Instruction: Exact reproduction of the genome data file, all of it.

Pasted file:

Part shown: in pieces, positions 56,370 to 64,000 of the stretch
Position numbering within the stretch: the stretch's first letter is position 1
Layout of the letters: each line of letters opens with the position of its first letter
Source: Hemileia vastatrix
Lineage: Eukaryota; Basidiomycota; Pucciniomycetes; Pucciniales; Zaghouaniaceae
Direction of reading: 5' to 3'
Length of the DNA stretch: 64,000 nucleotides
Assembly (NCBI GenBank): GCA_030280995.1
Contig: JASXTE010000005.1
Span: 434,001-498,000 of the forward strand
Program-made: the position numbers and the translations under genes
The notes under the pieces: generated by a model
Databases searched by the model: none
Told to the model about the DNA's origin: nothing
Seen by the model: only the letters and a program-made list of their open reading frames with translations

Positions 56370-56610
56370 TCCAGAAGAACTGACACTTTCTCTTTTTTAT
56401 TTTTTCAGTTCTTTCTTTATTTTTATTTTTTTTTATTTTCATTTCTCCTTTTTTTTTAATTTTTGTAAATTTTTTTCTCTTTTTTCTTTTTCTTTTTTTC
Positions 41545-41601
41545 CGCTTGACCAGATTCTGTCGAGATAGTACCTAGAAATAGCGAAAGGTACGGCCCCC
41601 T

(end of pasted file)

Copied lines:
Part shown: in pieces, positions 56,370 to 64,000 of the stretch
Position numbering within the stretch: the stretch's first letter is position 1
Layout of the letters: each line of letters opens with the position of its first letter
Source: Hemileia vastatrix
Lineage: Eukaryota; Basidiomycota; Pucciniomycetes; Pucciniales; Zaghouaniaceae
Direction of reading: 5' to 3'
Length of the DNA stretch: 64,000 nucleotides
Assembly (NCBI GenBank): GCA_030280995.1
Contig: JASXTE010000005.1
Span: 434,001-498,000 of the forward strand
Program-made: the position numbers and the translations under genes
The notes under the pieces: generated by a model
Databases searched by the model: none
Told to the model about the DNA's origin: nothing
Seen by the model: only the letters and a program-made list of their open reading frames with translations

Positions 56370-56610
56370 TCCAGAAGAACTGACACTTTCTCTTTTTTAT
56401 TTTTTCAGTTCTTTCTTTATTTTTATTTTTTTTTATTTTCATTTCTCCTTTTTTTTTAATTTTTGTAAATTTTTTTCTCTTTTTTCTTTTTCTTTTTTTC
Positions 41545-41601
41545 CGCTTGACCAGATTCTGTCGAGATAGTACCTAGAAATAGCGAAAGGTACGGCCCCC
41601 T